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Latino Daily News

Wednesday July 13, 2011

Creating North American Development Bank Seen as Good Economic Opportunity for Border Economy

Creating North American Development Bank Seen as Good Economic Opportunity for Border Economy

Photo: US-Mexico Border

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Action to bring economic development to the US Mexico border is making its way through Congress by the expansion and enhancement of the NADBank.

The North American Development Bank (NADBank) was created out of the North American Free Trade Agreement (NAFTA) in 1993 to address environmental concerns that the members of Congress had and ensure precautions and measures were taken to have environmentally sound region in the U.S.-Mexico border.

The introduction of the “NADBank Enhancement Act of 2011”, allows the two governments to work together to add more benefits along the border region such as infrastructure, transportation and Ports of Entry improvements. The proposed legislation would inject new criteria into the mandate and open the NADBank to finance new infrastructure projects. According to the text of the bill “(3) change the purposes and functions of the Bank, including changes that would allow the Bank to finance infrastructure projects in the border region that promote growth in trade and commerce between the United States and Mexico, support sustainable economic development, reduce poverty, foster job creation, and promote social development in the region.’”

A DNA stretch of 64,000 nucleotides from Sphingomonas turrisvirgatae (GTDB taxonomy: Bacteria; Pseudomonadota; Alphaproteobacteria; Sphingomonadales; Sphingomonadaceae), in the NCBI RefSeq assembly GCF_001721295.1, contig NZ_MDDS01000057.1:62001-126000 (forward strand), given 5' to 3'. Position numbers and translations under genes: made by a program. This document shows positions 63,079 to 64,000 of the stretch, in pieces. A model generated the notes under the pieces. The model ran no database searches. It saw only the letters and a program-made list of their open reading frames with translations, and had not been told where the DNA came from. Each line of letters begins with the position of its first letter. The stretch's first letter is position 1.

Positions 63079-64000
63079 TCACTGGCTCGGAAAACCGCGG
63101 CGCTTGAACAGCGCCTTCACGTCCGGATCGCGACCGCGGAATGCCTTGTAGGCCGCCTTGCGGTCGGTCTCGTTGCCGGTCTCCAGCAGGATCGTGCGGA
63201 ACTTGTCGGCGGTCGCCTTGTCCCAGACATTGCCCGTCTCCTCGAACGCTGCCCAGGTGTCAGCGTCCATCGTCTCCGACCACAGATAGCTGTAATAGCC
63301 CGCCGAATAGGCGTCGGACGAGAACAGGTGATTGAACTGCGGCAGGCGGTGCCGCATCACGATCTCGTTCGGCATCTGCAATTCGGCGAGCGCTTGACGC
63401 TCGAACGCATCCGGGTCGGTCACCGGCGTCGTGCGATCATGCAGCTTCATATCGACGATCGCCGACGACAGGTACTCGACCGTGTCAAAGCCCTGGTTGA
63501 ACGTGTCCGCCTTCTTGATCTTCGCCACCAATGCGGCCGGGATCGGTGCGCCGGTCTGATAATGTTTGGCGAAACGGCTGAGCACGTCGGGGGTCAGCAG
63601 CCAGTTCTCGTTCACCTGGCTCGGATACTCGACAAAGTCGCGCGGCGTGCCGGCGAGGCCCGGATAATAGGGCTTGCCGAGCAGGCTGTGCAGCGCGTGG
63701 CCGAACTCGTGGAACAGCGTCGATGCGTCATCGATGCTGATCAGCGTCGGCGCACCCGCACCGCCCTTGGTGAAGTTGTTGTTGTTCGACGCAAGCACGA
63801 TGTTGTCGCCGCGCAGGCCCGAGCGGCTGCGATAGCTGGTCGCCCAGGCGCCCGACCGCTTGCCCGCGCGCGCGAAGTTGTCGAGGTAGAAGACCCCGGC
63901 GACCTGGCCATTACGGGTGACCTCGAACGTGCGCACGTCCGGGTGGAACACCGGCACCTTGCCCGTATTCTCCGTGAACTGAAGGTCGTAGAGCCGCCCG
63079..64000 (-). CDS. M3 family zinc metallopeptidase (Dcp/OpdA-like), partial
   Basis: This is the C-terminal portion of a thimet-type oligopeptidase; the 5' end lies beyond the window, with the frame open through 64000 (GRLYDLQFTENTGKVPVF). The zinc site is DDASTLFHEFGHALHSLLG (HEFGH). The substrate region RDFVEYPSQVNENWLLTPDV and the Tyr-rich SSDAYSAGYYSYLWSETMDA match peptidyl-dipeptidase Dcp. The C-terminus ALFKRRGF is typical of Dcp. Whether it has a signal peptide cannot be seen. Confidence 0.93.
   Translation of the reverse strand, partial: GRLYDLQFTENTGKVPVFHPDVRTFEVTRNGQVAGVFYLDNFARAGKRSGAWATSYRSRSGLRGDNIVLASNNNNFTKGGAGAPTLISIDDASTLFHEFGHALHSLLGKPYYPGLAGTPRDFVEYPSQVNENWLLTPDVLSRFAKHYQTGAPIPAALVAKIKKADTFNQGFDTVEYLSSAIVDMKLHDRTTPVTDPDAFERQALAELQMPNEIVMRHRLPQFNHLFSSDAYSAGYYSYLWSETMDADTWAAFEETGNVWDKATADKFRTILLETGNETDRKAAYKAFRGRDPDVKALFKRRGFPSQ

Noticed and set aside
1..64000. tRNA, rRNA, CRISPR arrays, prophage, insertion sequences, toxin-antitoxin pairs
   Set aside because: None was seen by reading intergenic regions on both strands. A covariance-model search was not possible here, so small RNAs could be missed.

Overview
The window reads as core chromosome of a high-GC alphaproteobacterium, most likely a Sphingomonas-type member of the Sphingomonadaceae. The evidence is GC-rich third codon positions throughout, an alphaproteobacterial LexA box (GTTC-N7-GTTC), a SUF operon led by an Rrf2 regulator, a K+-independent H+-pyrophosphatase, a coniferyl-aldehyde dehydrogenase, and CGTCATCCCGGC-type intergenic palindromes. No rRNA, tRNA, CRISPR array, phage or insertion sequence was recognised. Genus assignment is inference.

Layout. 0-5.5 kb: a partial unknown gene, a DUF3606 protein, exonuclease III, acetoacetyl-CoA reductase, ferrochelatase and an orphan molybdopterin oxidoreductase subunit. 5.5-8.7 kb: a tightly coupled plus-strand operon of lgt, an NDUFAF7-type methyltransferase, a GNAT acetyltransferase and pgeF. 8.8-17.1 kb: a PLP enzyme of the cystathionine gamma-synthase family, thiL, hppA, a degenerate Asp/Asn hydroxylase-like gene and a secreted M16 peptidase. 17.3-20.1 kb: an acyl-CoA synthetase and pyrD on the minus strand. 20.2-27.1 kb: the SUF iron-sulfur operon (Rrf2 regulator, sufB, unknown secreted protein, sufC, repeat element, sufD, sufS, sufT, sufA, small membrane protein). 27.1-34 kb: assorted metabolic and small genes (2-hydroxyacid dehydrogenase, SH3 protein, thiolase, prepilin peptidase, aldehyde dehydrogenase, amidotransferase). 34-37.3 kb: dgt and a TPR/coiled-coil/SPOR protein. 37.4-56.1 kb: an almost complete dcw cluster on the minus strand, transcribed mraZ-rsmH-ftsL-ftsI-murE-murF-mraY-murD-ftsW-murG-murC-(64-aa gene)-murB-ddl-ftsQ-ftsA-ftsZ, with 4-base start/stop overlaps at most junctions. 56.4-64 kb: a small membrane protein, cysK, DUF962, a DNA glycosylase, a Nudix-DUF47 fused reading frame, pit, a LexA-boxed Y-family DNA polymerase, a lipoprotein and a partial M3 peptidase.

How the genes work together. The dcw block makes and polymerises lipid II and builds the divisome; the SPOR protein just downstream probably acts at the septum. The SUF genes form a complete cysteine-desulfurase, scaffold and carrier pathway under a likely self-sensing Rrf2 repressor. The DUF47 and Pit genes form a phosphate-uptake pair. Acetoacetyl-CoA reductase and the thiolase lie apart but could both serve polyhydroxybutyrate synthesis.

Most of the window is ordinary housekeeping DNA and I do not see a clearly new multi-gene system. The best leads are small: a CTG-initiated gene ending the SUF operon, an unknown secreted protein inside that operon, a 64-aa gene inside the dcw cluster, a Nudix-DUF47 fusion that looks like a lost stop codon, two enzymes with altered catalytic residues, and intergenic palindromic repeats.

“We must continue our efforts to improve economic development and safety in the border areas of both the United States and Mexico,” said Congressman Ruben Hinojosa from Texas.

This bill, which Congressman Rubén Hinojosa and 19 co-sponsors introduced, is a bi-partisan and bi-national piece of legislation that speaks to the healthy development along the U.S and Mexico border.

“Allowing the NADBank to develop and finance a broader range of infrastructure projects in the Mexico-US border region would further promote growth in trade between the United States and Mexico, and to foster greater prosperity in the border region”, wrote Mexican Ambassador Arturo Sarukhan in a letter to Chairman Spencer Bachus.

The NADBank is funded by both the Mexican and US government and the proposed legislation would not increase the deficit or add to the national debt.